Joseph A. Leonard returned yesterday on the Walla Walla from Seattle,
completing in the weak condition consequent upon his serious accident on the Yukon river a journey of 4000 miles, as Mrs. Leonard says, "on a spring mattress," and which occupied
thirty-five weary days.
An ARGUS reporter interviewed Mr. Leonard this morning at his home on Union street. He looked very weak as he lay on a couch drinking in the refreshing breeze which came off the bay through the open window.
"I left the Dawson City," said he, "a few miles north of the Tanana river on the Yukon, and it was there that I got laid up by the accident. I had been gathering wood the day it happened, and wore a big pair of rubber boots. The cross-head of one of the engines broke out and it was shaking itself to pieces. The chief engineer went down to repair it and I started to follow him, when I fell down the hatchway and my right foot got
caught under the crank of the other engine, crushing it badly, how seriously I did not at first realize.
"Up to that time I had been in splendid health, and when I left the men were all well.
"I could get no medicines up there. By good fortune I ran across Dr. Man-
jon of Illinois, who was traveling through the country. We found he knew what he was about, and he had medicine with him, which, with his constant attendance, saved my life.
"Dr. Manion left for the East when we got to Seattle, and Dr. Humphrey
and I came down on the Walla Walla. Dr. Reynolds examined my foot last night and he says that there is about an even chance whether I lose it or not. He will make a further examination to-morrow, when it will be decided."
Mrs. Leonard gave THE ARGUS man some further particulars of her husband's long journey back to civilization and home. There seemed no way for him to get down the river, but it was learned that a little worn-out steamer which had once blown up was
going down. It only stopped at certain points, and the time left was brief to make connection with it.
A lifeboat was rigged up with a canvas awning and six men, up to their
waists in the water, carried the injured man and placed him in it. He was almost lifeless, having been troubled with heart failure. None of those who saw him leave ever expected to see him again, and there were tears in the eyes of strong men at the parting.
The little boat proceeded to the St. James Mission, where Mr. Leonard was well cared for while a launch was secured to take him to Weir, where the little steamer was to touch.
Unhappily the machinery of the launch broke down and it seemed impossible to get over the dilemma.
Some one, whose name is unknown to Mr. Leonard, walked the entire distance in the night and notified the steamer captain to stop at the Mission. In this way the sick man was gotten aboard, but there were no accommodations. Space was made for him in the storeroom by removing a lot of spoiled bacon and beans. Mr. Leonard could eat none of the food on the steamer and other passenger would buy canned goods at points on the river or shoot a duck and divide with him.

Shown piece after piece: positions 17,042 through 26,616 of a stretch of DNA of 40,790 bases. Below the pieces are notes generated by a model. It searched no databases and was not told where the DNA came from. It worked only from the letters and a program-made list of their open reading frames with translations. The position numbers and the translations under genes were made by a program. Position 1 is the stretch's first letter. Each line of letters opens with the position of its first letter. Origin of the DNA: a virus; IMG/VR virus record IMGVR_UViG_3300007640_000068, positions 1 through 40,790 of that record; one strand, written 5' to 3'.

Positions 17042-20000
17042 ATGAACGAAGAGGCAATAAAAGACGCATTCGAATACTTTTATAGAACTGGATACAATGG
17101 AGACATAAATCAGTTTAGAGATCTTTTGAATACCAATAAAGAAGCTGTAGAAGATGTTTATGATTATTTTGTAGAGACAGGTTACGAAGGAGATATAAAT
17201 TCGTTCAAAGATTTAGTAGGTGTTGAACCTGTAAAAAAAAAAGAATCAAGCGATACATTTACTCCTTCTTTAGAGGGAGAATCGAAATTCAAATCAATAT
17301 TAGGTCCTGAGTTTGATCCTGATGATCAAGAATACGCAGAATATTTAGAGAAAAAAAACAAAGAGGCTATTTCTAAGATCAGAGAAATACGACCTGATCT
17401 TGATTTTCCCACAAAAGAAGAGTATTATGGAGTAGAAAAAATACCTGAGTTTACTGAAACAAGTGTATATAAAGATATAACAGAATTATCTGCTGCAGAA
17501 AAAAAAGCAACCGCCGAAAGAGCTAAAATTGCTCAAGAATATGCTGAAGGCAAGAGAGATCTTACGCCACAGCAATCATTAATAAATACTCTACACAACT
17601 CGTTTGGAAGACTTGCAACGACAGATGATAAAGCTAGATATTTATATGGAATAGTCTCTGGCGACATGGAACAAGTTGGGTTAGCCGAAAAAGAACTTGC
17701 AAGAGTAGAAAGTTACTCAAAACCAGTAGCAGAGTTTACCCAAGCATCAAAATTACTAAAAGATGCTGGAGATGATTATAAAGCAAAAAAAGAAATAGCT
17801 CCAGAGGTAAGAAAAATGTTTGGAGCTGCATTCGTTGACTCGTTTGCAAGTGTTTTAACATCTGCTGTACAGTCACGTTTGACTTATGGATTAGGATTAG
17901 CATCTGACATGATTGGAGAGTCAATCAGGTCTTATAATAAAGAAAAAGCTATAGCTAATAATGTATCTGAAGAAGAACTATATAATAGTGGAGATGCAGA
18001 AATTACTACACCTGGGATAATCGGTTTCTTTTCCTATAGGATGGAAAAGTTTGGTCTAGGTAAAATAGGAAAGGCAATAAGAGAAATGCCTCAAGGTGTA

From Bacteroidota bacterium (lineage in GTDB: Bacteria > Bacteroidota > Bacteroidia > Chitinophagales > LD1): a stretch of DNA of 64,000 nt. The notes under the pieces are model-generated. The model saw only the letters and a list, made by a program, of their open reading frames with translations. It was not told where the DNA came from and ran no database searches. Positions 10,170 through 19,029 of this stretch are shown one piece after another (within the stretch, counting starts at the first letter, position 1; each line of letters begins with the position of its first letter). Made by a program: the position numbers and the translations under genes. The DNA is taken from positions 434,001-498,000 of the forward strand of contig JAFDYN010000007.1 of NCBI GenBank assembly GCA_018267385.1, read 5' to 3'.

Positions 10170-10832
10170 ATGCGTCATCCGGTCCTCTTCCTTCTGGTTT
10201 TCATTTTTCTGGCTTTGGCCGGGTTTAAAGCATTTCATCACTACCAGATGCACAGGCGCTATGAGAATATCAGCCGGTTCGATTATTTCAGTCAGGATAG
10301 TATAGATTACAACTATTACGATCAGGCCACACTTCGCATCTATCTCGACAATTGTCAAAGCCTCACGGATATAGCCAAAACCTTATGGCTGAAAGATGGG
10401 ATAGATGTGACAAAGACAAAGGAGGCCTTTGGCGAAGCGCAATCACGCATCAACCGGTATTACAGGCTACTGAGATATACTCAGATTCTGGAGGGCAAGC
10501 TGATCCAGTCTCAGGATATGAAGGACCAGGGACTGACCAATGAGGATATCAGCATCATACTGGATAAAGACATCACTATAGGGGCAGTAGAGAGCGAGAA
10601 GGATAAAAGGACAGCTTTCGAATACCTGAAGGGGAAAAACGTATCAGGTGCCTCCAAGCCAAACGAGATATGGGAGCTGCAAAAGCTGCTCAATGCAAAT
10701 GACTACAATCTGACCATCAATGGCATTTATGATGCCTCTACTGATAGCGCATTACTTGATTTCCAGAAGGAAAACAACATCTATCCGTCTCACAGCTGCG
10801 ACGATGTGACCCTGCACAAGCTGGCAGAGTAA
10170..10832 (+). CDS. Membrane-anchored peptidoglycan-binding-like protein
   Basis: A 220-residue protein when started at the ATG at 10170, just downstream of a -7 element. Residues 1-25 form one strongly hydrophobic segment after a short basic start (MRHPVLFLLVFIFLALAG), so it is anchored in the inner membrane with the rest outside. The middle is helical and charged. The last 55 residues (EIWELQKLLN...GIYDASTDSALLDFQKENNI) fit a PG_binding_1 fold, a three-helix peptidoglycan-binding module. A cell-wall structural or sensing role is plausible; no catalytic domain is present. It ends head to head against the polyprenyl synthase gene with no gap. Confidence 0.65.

At St. Michael there were no hotel accommodations and the invalid was
provided for by the Alaska Commercial Company, who fitted up a hut for his especial accommodation. The party came down in the steamer Roanoke as far as Seattle, and thence
took the Walla Walla.
Dr. Humphrey [J. C. Humphrey, a dentist from Alameda], who arrived with Mr. Leonard and cared for him on the long and painful journey, shows up bearded and fine. He confirms all the foregoing as to the seriousness of the accident. The Dawson City went away without her medicine chest, through the failure of the man who was to furnish it getting it aboard. At St. Michaels Mr. Leonard would have undergone au operation, but there was not chloroform enough in the place to administer to him. But for the providential meeting of the doctor on the little steamer Mr. Leonard, he says, would not have got to St. Michaels alive. Blood poisoning had already set in.
The accident happened two months ago. They lay at St. Michaels twelve
days before the steamer for San Francisco left. The experiences undergone from the time of the accident tll the arrival in Alameda forms a story that makes one shudder in the simple recital.
Dr. Humphrey says the men left on the Dawson City are well. They intended to proceed to Minook, sixty miles farther, and there go into winter quarters. The only physical trouble they had experienced was from boils, all the members of the party having been afflicted with them.
Dr. Humphrey thinks the Klondike is a great country and has full faith in
the Dawson City's expedition. He has a high regard for Mr. Leonard and thinks he is fully able to achieve that which he started out to do. The doctor may return soon over the passes with some small but very necessary supplies for the steamer. Whether he goes or not will depend upon the action of the company. If he does not go back at once he will wait and go next spring with Mr. Leonard. The latter gentleman's chief concern now seems to be getting back, with his injured foot if it can be saved; without it if not.
The rigors of the north have no terrors for Dr. Humphrey. He thinks the tales of hardship are largely over-told. He has no doubt of the ultimate success of the dredging scheme, though the apparatus may have to be somewhat modified. The vessel dropped her false bottom at the mouth of the Yukon, but drew five and one-half feet of water even after that. On the way up the coast she was beached and her propeller blades lengthened by
bolting on plates of steel. Much trouble was experienced in finding the channel of the Yukon, but when it was found there was plenty of water. Pilots are scarce and come very high. They are mostly in the employ of the regular steamers.